Trump Suggests Nascar’s Bubba Wallace Apologize for Noose Incident
(Bloomberg) -- President Donald Trump suggested Nascar’s only Black full-time driver should apologize after a rope fashioned like a noose was found in his garage, calling the episode a “HOAX.”
In a Monday morning tweet, Trump asked whether Bubba Wallace had apologized after an FBI investigation found the rope had been installed months earlier to pull down the garage door. The rope was found by the crew in the garage assigned to Wallace, not by the driver himself. Wallace has not been accused of any involvement.
Wallace responded on Twitter, calling the president’s words hateful.
“Always deal with the hate being thrown at you with LOVE! Love over hate every day. Love should come naturally as people are TAUGHT to hate. Even when it’s HATE from the POTUS,” he wrote.
Pressed repeatedly on the president’s comments, White House Press Secretary Kayleigh McEnany did not explain what the president wanted Wallace to apologize for.
“The intent of the tweet was to stand up for the men and women of Nascar and the fans, and those who have gone in this rush to judgment of the media to call something a hate crime, when in fact the FBI report concluded this was not an intentional racist act,” she said.
In the same tweet, Trump said the racing circuit’s decision to ban the Confederate flag is hurting its ratings. Nascar announced the ban last month because the flag “runs contrary to our commitment to providing a welcoming and inclusive environment.”
When asked whether Trump believed that Nascar made a mistake by banning the Confederate flag, McEnany said the president “was not making a judgment one way or the other.”
The incident with Wallace had sparked a show of solidarity across the racing world. An FBI investigation found that the rope had been placed there at least months before, with Nascar concluding it wasn’t a hate crime aimed at Wallace specifically. Nascar acknowledged the rope was fashioned like a noose.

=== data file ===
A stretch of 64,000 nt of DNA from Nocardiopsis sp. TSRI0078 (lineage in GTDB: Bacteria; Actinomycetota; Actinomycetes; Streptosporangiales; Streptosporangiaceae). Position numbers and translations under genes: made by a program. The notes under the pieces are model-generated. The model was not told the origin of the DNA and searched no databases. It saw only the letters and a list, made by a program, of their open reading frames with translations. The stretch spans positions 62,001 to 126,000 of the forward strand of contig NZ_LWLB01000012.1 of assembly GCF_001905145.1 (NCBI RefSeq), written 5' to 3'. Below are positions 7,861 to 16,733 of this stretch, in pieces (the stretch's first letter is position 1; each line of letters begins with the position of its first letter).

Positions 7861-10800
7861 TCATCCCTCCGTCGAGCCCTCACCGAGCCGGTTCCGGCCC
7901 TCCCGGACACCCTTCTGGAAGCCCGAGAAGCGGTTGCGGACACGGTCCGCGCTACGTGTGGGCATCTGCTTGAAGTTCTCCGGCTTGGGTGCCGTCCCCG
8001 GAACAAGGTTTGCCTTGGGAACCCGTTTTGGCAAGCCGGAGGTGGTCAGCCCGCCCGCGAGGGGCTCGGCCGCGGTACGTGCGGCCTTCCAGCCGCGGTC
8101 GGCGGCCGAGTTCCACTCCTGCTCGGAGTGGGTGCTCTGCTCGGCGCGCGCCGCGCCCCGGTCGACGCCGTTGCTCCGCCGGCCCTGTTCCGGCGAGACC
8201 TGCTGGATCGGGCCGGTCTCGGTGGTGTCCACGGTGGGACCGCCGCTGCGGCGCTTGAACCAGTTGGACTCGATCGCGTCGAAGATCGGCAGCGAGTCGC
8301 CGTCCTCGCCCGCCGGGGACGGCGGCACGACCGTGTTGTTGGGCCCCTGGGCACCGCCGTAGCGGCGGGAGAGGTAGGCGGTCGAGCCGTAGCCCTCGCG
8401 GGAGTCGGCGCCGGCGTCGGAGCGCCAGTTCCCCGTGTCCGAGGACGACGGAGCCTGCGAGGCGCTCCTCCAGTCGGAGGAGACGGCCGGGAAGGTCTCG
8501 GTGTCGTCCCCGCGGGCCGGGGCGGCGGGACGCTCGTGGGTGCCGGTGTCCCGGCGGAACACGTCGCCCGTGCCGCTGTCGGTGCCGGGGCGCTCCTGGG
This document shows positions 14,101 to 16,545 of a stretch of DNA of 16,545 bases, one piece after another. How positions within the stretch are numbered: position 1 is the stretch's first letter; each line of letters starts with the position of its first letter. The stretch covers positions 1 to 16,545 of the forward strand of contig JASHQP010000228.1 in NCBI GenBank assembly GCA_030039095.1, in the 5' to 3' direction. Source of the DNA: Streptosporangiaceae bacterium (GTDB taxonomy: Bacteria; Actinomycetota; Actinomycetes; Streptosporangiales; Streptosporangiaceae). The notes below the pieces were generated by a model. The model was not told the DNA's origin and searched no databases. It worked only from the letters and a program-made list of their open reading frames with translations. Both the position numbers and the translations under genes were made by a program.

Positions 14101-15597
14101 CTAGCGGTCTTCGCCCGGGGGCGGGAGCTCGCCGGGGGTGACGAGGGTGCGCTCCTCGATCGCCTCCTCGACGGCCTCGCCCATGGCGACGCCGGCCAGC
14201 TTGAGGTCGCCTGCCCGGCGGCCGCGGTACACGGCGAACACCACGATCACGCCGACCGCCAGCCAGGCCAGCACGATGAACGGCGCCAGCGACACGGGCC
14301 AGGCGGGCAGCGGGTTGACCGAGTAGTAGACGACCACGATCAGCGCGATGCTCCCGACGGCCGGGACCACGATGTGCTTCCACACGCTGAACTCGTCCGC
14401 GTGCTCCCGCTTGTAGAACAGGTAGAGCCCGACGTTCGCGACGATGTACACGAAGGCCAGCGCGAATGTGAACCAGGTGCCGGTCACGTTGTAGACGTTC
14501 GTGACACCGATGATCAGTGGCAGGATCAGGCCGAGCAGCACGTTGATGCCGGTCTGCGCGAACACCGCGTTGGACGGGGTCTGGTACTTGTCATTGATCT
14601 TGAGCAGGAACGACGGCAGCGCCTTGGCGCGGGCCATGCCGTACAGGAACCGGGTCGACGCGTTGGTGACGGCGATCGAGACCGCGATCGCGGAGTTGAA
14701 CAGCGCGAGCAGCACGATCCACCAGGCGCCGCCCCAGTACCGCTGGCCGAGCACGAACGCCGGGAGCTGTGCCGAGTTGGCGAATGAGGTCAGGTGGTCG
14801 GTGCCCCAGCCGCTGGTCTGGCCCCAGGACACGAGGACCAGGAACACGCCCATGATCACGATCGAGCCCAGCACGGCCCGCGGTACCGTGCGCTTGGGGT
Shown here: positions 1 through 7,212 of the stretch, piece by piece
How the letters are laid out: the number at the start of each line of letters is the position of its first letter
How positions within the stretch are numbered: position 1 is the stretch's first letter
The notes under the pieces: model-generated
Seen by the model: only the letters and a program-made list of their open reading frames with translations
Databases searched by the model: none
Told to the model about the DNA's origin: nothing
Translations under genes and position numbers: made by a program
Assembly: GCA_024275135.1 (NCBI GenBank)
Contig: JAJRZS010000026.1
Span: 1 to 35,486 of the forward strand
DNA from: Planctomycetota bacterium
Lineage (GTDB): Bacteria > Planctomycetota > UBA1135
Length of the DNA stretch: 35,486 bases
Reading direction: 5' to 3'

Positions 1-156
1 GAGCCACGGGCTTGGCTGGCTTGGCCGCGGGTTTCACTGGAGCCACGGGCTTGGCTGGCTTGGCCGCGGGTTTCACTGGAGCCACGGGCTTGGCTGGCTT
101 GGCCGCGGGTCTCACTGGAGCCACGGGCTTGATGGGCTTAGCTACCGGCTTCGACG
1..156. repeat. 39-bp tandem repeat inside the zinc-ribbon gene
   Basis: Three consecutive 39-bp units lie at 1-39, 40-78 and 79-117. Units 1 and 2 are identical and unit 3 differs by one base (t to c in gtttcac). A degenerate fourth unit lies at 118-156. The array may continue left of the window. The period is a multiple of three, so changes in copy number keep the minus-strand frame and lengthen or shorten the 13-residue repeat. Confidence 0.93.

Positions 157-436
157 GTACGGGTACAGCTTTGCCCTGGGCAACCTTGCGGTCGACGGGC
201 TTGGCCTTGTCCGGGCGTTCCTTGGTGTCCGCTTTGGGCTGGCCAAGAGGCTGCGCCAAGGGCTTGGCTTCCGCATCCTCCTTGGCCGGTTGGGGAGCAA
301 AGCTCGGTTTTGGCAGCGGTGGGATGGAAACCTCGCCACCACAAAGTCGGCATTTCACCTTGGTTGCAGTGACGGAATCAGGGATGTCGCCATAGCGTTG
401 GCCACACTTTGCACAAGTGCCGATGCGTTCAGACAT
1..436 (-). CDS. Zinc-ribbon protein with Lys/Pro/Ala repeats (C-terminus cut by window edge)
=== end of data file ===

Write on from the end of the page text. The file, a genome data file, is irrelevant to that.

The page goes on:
“Yeah, that’s the best of America,” McEnany told reporters on Monday. “Is coming around -- when the media alleged a hate crime -- coming around and supporting Bubba Wallace, as they should have done. But I think it’s important that we point out the fact that there was no hate crime. The FBI concluded that and President Trump was merely saying that Mr. Wallace should agree with that consensus.”
McEnany also defended Trump’s tweets during an interview with FOX News on Monday, where she likened it to the situation involving actor Jussie Smollett, who allegedly hired two men to stage an attack on him.
“The president’s merely pointing out that we’ve got to let facts come out before we rush to judgment, and there was no hate crime committed against Bubba Wallace, as determined by the FBI,” McEnany said.
It’s the latest in a series of racially charged statements by the president, who eight days ago tweeted a video that included a supporter shouting “white power.” He later deleted that post, and the White House said he hadn’t heard the phrase.
Trump has dismissed many racial-justice protests as riots, and has called “Black Lives Matter” a “symbol of hate.” He’s lamented a New York City plan to paint the phrase on the street outside Trump Tower. Trump has been stoking racial tensions and culture wars lately, criticizing the tearing down of statues and threatening to veto any law that would strip Confederate generals’ names off of military bases.
In a June 25 interview with Bloomberg QuickTake, Wallace said he believes the rope was installed as some kind of bad joke.
“It was relief that I wasn’t a target of that, but still, someone out there has created that and they’ll have to live with that,” Wallace said. He praised Nascar for its response to the discovery, including scouring facilities for any other similar ropes. He said the FBI told him that “100%, this is a noose,” though not a functioning one.
“Just because people don’t understand and don’t want to listen to the facts, they just see it as a fake, and as a hoax,” Wallace said. “But, you know, now that all the facts are delivered out there, the more research that Nascar did through all 29 tracks -- if that’s not enough for people, then that just shows how much further we have to go in the world to get peace.”
A spokeswoman for Richard Petty Motorsports, which Wallace drives for, said the team is aware of Trump’s tweet but has no further comment.
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